MINSTER — While 37 percent of the Minster School student population lives within a half mile of school, only 10 percent walk there. That jumps to 20 percent after school, but that's not enough if you ask school officials.
“We are looking at trying to increase those percentages,” Superintendent Brenda Boeke said.
The district has been working with the Village of Minster since the beginning of the school year to develop a school travel plan. The partnership soon will apply for a Safe Routes to School grant, but it first wants input from the community.
A public meeting will begin at 7 p.m. today in the Village Administration Building, 5 W. Fourth St. Safe Routes to School and Ohio Department of Transportation officials will be there.
The school travel plan can be found online at www.minster.k12.oh.us or in the elementary school office. The school is accepting public input until Feb. 15. Comments and concerns should be sent to Boeke at Brenda.email@example.com.
“We want to try to make sure kids understand the benefits of walking and riding their bikes to school,” Boeke said. “And also this is a way for the school and village to work together to meet the needs of our community.”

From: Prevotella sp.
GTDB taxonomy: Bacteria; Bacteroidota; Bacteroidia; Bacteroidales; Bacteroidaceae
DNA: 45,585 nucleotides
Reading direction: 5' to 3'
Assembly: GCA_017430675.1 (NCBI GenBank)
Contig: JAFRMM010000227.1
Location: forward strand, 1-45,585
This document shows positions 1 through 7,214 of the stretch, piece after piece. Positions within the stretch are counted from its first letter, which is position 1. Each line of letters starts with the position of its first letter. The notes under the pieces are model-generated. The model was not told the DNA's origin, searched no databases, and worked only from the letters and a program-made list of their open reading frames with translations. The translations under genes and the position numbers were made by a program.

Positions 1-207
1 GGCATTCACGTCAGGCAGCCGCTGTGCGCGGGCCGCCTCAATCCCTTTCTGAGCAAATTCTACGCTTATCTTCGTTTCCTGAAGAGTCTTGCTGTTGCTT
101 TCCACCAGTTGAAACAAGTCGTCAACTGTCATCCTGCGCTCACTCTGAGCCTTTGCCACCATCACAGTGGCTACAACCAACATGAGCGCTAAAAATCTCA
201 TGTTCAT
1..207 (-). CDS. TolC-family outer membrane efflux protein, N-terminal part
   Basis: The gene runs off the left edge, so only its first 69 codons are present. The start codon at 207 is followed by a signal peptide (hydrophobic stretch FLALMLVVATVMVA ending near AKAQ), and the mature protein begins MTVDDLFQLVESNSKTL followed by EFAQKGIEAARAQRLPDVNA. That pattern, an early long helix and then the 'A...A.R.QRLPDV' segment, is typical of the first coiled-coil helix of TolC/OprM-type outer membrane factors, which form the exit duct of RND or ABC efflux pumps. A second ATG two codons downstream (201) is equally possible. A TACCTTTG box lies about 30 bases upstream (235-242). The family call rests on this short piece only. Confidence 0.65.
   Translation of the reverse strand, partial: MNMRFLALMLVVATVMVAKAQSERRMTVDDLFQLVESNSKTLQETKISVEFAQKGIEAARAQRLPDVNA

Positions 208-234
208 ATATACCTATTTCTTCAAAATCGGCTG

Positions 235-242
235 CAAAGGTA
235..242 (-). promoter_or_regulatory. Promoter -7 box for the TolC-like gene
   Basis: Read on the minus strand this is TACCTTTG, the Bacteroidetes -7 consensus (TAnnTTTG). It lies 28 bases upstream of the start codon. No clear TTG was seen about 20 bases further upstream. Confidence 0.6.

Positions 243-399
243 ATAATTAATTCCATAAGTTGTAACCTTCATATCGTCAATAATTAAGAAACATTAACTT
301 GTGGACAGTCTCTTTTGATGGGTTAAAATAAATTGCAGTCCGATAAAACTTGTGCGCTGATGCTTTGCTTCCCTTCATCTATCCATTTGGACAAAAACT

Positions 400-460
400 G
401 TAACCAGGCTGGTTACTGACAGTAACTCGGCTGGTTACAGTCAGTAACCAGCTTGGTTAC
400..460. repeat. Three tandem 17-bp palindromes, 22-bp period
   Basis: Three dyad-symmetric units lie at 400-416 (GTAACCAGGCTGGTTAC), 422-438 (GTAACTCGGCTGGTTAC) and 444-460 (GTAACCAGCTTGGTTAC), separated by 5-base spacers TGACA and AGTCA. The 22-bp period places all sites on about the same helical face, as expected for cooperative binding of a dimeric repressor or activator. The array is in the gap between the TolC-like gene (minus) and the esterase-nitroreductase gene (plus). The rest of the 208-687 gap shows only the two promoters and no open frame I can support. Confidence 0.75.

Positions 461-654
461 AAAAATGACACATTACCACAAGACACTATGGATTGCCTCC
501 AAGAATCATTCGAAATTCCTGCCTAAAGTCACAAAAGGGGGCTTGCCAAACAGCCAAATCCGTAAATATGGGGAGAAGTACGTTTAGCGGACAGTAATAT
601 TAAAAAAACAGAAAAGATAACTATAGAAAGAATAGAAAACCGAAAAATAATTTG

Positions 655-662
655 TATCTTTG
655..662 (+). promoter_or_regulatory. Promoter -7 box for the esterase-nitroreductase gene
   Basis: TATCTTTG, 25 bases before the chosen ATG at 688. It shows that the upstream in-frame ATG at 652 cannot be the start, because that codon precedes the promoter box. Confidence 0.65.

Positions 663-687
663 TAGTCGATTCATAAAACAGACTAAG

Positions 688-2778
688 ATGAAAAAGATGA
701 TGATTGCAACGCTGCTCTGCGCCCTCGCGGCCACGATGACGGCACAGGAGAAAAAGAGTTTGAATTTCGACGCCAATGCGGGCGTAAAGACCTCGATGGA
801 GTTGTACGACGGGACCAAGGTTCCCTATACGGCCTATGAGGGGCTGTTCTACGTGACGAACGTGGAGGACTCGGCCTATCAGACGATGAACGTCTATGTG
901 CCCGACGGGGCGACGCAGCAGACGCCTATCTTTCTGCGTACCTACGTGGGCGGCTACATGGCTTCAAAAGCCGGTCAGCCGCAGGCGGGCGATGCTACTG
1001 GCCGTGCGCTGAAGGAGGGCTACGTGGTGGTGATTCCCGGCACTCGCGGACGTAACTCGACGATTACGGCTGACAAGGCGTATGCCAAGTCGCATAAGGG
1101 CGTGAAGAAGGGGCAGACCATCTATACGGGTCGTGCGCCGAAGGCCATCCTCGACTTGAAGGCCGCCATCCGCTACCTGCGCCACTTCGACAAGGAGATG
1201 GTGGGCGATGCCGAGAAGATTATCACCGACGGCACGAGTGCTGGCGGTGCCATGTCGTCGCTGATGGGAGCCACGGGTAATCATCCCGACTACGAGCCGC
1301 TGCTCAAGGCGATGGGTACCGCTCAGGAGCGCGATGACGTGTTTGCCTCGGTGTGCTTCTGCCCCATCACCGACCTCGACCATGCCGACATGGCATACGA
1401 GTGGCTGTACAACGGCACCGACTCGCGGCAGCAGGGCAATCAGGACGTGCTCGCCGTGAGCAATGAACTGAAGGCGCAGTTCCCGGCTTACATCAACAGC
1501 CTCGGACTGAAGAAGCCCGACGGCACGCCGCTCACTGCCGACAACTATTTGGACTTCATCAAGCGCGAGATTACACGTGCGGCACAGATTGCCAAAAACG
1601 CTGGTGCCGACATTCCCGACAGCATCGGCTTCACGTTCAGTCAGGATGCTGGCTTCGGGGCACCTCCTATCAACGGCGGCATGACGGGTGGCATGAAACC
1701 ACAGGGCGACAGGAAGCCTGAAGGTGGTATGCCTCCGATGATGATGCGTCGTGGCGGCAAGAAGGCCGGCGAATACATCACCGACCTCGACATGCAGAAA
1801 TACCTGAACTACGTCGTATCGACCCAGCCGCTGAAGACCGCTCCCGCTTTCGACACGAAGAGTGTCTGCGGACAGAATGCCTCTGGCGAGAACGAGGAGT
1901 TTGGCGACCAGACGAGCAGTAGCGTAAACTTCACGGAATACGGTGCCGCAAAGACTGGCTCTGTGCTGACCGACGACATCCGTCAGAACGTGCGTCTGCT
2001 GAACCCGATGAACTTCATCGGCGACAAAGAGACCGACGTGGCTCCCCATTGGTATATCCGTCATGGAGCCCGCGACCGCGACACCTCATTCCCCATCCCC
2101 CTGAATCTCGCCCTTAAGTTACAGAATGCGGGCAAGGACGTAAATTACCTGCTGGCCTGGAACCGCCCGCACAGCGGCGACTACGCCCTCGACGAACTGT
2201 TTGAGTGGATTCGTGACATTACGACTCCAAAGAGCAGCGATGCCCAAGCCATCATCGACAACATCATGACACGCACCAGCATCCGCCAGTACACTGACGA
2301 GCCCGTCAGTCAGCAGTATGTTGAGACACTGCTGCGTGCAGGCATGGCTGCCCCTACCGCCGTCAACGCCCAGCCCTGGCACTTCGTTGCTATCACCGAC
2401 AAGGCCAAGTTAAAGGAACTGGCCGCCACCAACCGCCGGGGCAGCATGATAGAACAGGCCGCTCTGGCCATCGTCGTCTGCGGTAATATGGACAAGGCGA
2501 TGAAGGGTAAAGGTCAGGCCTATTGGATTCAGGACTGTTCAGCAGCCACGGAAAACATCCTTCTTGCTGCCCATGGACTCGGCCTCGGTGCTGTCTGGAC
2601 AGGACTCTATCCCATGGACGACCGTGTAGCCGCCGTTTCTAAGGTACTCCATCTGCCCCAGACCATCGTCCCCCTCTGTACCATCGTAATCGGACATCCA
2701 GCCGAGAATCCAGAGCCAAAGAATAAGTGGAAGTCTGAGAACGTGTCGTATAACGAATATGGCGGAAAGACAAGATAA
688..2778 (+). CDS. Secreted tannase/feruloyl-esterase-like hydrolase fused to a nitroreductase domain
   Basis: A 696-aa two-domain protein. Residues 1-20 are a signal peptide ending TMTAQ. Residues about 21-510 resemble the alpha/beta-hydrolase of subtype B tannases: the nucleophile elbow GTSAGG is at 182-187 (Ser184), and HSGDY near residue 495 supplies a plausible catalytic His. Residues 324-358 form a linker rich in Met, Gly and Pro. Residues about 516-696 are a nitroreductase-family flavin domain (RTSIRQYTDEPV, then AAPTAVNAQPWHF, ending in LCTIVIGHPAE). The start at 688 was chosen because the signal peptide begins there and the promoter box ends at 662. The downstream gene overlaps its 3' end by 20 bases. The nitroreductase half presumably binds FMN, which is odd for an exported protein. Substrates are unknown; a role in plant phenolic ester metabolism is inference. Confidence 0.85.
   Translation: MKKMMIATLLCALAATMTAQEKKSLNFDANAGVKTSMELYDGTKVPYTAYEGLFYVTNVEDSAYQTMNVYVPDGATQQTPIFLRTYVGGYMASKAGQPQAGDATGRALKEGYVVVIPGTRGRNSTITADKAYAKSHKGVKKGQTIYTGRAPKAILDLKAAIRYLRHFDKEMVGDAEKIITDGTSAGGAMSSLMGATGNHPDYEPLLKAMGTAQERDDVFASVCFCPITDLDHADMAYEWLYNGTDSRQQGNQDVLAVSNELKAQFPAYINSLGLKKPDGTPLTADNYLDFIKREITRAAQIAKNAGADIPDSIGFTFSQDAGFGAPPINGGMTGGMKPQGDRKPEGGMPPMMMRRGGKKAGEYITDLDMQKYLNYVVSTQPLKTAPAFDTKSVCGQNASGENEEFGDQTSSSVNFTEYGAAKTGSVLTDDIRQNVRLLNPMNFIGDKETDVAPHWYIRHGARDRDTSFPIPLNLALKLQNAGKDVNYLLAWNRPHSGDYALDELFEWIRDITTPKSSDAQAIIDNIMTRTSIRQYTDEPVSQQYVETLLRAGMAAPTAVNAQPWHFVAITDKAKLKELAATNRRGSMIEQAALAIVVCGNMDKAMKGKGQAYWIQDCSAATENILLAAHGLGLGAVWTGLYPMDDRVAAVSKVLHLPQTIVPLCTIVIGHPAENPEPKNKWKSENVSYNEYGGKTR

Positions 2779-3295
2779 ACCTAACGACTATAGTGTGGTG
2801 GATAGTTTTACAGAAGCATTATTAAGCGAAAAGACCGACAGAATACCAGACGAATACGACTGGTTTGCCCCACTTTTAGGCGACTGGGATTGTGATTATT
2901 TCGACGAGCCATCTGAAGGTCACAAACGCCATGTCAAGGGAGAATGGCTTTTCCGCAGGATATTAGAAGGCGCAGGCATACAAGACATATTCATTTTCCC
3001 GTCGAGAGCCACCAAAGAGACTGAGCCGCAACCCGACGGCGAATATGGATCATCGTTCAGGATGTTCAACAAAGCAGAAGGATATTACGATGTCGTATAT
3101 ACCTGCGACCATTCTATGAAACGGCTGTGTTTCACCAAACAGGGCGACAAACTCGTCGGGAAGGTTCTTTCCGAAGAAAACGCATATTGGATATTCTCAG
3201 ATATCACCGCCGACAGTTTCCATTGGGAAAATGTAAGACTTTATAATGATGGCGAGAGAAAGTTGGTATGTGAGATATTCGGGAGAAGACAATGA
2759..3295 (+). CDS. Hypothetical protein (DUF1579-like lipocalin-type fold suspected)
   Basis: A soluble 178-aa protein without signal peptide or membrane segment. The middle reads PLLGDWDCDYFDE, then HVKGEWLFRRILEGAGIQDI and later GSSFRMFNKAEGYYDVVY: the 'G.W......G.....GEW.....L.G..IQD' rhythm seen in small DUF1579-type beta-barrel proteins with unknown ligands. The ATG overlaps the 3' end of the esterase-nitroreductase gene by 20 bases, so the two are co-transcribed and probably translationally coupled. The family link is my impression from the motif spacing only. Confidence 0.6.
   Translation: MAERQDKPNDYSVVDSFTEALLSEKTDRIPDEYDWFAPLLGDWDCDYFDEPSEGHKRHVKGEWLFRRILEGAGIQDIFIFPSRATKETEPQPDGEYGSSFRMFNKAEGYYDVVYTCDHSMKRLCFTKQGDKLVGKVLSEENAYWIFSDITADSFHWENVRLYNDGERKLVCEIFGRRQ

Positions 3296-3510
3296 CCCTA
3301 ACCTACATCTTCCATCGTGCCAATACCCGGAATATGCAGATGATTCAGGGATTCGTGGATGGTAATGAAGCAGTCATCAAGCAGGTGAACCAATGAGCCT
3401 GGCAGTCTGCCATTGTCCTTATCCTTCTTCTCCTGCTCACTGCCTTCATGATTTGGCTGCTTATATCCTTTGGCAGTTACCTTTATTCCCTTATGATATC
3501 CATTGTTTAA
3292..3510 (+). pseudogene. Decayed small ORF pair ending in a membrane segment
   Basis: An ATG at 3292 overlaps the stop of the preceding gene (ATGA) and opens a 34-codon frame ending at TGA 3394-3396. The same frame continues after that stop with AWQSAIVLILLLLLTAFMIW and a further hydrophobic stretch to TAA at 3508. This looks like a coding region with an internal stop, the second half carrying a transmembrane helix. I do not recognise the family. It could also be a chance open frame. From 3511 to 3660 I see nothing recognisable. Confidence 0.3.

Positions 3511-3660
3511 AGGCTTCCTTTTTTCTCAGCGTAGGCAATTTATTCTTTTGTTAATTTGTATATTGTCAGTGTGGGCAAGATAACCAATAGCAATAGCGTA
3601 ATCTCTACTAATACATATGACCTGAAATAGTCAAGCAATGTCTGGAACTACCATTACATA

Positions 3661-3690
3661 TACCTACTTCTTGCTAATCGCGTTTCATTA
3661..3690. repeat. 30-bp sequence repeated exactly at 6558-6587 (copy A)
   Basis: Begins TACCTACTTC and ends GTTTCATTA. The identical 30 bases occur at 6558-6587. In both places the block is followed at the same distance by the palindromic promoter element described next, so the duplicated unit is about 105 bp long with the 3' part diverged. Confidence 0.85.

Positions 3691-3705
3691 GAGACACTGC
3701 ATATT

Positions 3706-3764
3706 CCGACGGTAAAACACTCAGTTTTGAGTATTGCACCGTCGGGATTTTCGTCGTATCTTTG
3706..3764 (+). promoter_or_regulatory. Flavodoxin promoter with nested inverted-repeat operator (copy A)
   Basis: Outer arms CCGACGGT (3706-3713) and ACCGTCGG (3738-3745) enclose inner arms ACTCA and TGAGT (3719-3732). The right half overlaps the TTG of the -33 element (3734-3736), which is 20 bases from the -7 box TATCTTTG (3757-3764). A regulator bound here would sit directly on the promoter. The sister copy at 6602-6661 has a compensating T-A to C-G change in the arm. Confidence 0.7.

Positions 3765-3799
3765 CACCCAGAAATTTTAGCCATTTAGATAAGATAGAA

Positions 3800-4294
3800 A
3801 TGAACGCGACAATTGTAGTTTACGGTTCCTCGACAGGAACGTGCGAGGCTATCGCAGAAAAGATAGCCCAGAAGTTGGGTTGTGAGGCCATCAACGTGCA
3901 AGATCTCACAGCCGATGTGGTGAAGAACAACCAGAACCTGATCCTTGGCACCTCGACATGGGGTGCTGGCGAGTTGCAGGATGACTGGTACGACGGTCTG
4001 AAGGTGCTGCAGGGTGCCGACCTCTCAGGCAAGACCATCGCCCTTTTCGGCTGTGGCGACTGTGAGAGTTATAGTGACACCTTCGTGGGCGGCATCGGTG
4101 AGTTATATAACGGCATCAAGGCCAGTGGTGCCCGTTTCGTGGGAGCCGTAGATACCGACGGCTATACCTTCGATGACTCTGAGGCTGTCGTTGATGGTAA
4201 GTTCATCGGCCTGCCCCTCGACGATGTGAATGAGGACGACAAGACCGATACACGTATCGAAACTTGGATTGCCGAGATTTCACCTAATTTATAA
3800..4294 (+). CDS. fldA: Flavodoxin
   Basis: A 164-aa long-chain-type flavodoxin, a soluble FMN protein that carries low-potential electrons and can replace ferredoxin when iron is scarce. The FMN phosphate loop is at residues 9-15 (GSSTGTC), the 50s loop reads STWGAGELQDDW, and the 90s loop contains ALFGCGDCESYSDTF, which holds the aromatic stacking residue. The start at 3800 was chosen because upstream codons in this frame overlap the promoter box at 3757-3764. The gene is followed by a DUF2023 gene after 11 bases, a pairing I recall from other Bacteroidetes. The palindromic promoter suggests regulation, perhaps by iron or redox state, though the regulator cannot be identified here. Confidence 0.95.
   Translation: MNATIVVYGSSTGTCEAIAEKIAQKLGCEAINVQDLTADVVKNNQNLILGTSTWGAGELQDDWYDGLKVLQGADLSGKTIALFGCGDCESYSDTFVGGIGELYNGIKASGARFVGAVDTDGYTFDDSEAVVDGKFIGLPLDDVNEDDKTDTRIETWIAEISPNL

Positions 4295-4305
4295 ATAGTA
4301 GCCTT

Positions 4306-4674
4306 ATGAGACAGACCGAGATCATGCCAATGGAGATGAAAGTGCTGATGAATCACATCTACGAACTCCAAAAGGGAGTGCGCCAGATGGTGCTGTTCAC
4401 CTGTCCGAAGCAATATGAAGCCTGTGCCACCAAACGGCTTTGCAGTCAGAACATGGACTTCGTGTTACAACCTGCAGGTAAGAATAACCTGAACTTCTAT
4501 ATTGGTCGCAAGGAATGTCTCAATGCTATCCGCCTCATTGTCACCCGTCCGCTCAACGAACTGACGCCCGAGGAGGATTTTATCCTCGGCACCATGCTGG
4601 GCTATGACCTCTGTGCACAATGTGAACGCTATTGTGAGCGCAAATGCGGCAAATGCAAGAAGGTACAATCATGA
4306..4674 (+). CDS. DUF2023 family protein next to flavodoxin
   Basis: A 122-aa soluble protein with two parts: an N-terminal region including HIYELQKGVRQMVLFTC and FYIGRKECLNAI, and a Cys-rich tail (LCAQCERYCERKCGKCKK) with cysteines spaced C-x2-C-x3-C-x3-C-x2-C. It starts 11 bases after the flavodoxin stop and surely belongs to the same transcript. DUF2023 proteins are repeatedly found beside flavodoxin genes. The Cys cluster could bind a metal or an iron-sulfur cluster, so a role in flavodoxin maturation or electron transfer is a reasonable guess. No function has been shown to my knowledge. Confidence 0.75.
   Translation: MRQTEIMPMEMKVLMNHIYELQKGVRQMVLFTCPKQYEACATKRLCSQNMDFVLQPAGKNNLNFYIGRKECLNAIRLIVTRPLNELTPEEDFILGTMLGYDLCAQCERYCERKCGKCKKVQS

The grant must be submitted by March 1. The maximum any entity can get for infrastructure is $500,000. Officials will hear results of the application by May 1. That would be in time to get work done by the start of next school year, Boeke said.
School and village officials are concerned about a few specific areas. One is the intersection at Seventh and Main streets. While there is a traffic light, Boeke said, there isn’t an appropriate crossing walk sign. Sidewalks also are an issue, she said. There are no sidewalks from Main to Garfield streets, nor from the school to the new subdivision at Four Seasons Park.
Fixing these problems will benefit both children and adults, Boeke said.
The school surveyed pupils and parents earlier in the school year. The survey showed 10 percent walk in the morning and 20 percent after school. Despite bike racks at the school, less than one percent of pupils bike to school. The district buses pupils living beyond two miles from school.
Boeke said Minster staff, specifically a physical education teacher, have been part of the planning. The school will try different ways to encourage walking or riding a bike to school, including designated walk or bike to school days. The district also is considering a walking school bus, where parents and other volunteers walk children to school and pick up others along the way.
“The parent at the farthest end of town starts and picks up more kids,” Boeke said. “They walk in a safe environment with adult supervision from the far end of town all the way to school.”